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  • Getting Started with GPS

    Here's your primer on GPS. The scope of this document is mostly limited to carputing but may apply in other applications as well.

    How Does GPS Work?
    Here are a few sites which have excelent write-ups on how GPS functions:
    http://electronics.howstuffworks.com/gps.htm
    http://www.nasm.si.edu/exhibitions/gps/work.html
    http://www.pocketgps.co.uk/howgpsworks.php
    http://http://www.gpspassion.com/fr/...rentVersion=EN

    Reviews
    GlobalSat BR-355 :: highly rated w/ it's users.
    GlobalSat BT-338
    ...& more reviews at the various GPS sites.

    Some Terms you may see:
    Accuracy :: is largely dependent on signal and timing but w/in 1 to 3 meters is sufficent for auto-navigation

    Acquisition time :: aka Time To First Fix This is the time the receiver requires before outputing it's first fix/position. It is based on a few conditions of the dataset held with in the GPS Receiver. They are: Factory, Cold, Warm and Hot --see More Reading ~TTFF for full details/discussion.

    Antenna :: A physical device which picks up the GPS signals being broadcast by the GPS Satelites. (NOTE: in many instances, GPS Antenna and Receiver are located in the same physical unit so their names are often interchangeable)

    DeadReconing :: Dead Reckoning (DR) is the process of estimating your position by advancing a known position using course, speed, and time when loosing satellite signals (in cities, tunnels, etc.).

    GEOCACHE(ing) :: An activity something like a treasure hunt. But instead of clues leading to a location or object, GPS coordinates or clues to them are given. Often with trinkets to be found there. (read more: http://www.geocaching.com & http://www.navicache.com)

    GPS :: Global Positioning System (a man made constelation of satelites which broadcast an array of signals. Computations are performed on these signals to triangulate the exact location XYZ axis of the GPS Antenna.

    GPS Receiver :: GPS signal processing hardware. (NOTE: in many instances, GPS Antenna and Receiver are located in the same physical unit so their names are often interchangeable)

    GPS Software :: This software interfaces (usualy via drivers of some sort) to your GPS Receiver(/antenna) and plots your current location on the GPS Maps which are typicaly supplied with the GPS Software.

    GPS Unit :: combined GPS antenna and GPS signal processing hardware. (NOTE: in many instances, GPS Antenna and Receiver are located in the same physical unit so their names are often interchangeable)

    MAPS :: GPS software comes with data maps. These maps must be applicable to the area you're trying to navigate in or GPS will be mostly useless. Typical maps are: (NorthAmerica, UK, Austrailia, etc)

    NMEA :: (National Marine Electronics Association) designed for trasnmission speed of 48000bps, used to decribe the encoding method of GPS information as read by various GPS software. Many GPS applications will read GPS info from 'any' GPS antena/receiver as long as the out put of that unit is 'NMEA' compliant.

    Points of Interest :: database of various locations by type (parks, campting, business, fuel, etc)

    Re-Routing :: When navigating via GPS navigation software you may miss a turn. Re-Routing is a feature of (some) GPS Software applications that senses when you have missed a turn or gone off track. Re-Routing will then plot a new rout from your new current position an display any new routing commands to the driver.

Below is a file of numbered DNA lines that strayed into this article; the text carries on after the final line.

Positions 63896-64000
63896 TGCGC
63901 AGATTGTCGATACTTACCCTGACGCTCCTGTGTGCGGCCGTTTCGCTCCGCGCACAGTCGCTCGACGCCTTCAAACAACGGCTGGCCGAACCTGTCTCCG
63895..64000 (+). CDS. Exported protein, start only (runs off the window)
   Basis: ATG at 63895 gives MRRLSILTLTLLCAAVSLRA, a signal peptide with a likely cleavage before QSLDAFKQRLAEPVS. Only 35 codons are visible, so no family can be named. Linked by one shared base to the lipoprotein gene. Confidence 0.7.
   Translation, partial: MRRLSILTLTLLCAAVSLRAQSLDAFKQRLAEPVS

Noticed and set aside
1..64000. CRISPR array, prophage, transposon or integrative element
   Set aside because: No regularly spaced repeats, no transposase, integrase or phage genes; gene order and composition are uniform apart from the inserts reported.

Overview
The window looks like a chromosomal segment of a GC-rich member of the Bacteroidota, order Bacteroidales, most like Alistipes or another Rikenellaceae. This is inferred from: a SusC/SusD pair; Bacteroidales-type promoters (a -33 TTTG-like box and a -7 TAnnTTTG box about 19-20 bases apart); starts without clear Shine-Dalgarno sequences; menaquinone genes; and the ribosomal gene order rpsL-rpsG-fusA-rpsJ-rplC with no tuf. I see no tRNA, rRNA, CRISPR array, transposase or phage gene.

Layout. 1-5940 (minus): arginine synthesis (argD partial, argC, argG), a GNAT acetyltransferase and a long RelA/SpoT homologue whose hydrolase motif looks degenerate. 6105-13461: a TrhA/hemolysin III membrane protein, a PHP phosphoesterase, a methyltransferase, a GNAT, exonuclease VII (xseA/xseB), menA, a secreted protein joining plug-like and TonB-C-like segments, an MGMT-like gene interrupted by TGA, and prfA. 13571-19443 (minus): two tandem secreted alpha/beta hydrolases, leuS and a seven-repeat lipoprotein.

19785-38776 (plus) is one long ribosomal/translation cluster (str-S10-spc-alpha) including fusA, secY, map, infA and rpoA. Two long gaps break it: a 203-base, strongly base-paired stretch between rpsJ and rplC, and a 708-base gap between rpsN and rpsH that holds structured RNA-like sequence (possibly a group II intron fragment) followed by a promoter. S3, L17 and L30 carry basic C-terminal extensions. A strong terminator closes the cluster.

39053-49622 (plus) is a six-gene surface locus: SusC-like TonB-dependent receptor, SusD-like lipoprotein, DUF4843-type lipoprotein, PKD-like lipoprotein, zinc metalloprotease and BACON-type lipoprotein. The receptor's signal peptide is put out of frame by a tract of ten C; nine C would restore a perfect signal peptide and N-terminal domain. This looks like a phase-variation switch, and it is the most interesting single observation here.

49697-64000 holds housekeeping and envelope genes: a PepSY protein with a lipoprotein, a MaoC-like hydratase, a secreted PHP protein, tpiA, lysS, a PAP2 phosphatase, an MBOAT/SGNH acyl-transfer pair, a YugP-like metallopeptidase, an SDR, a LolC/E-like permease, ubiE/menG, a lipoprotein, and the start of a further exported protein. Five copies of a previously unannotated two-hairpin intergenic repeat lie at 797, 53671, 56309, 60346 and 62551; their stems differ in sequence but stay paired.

Route Calculation :: The ability to choose from different route methods (Shortest Time, Shortest Distance, Least Use of Freeways, Most use of Freeways, toll avoidance, etc)

    SiRF :: A new(er) chipset used in some GPS units which transmits data at current serial port speeds (115200bps). --See: Brief Introduction of SiRF and NMEA

    TTFF :: Time To First Fix (see acquisition time)

    Turn By Turn Directions :: Most GPS Navigation software can provide live turn by turn directions including pre-announcing upcoming directions. These announcements can take any of the following forms. Voice prompts spoken to the driver, Display changes indicating distance and direction/type of turn or simple text.

    Update Rate :: Typicaly once per second.

    WAAS :: Wide Area Agumentation System is a form of differential GPS (DGPS) giving enhanced position accuracy developed primarily for aeronautical navigation but usable by other users. The goal of WAAS is to obtain at least a 7-meter horizontal and vertical accuracy.

    More Terms from Bugbyte...here

    What Do I Need? --in order to get GPS navigation working..
    Make sure you have the following:
    GPS Antenna, GPS Receiver, GPS Software, GPS Maps
    Most GPS gizmos today combine the antenna and reiver
    Most GPS software comes with maps (just make sure your area is covered by the maps provided)
    Make sure the GPS Unit can connect to your computer (serial, USB, Bluetooth, etc) and that there are drivers (if required).


    Some Pitfalls to avoid:
    Buying wrong hardware for your computer :: Buying Serial GPS for a PocketPC that doesn't have a serial port
    Buying (aquiring) software that only works w/ a specific GPS Antenna/receiver set
    WindowTinting :: Some (metalic) window tinting may interfere with the GPS signal receiption. Plan your antenna placement carefuly to avoid this.


    Features to consider when buying GPS Navigation software:
    Maps :: Originaly, they come from one of two sources. This means that copilot, delorme, tomtom, etc do not make their maps. THEY DO control the level of detail interpreted by their maps, they DO control how the data is displayed. So, you may find some more to your liking than others.
    Display :: Most directly impacts the usability of your NavSystem. If the features and tags are clear and simple to read. If the directions are clear to see and hear (if voice enabled).
    Touch Screen Friendly :: Not all GPS Software was written with the TouchScreen user in mind. Take care to find one that suits your needs.
    Update Speed :: While driving it's generaly usefull to have your navigation system keep up with you. If your GPS software can't update at least once per second then you risk missing turns while your NavSystem is catching up.
    POIs :: Points Of Intrest help you find resturants, gas, banks/ATMs, etc.. a 'healthy' POI database can really brighten your NavSystem.


    Features to consider when buying GPS Hardware:
    USB/Bluetooth/Serial :: Most GPS devices connect to the computer via USB. (Some are Bluetooth, others are serial, CF, PCCard, etc) Make sure you get the one that suits you best.
    DeadReckoning :: Few of the GPS devices out now have this capabilit but if you're in an area that is prone to loss of GPS signal, this might be a critical option for you.
    Weatherproof :: Where you mount your GPS antenna will impact your need for a weatherproofed unit or not.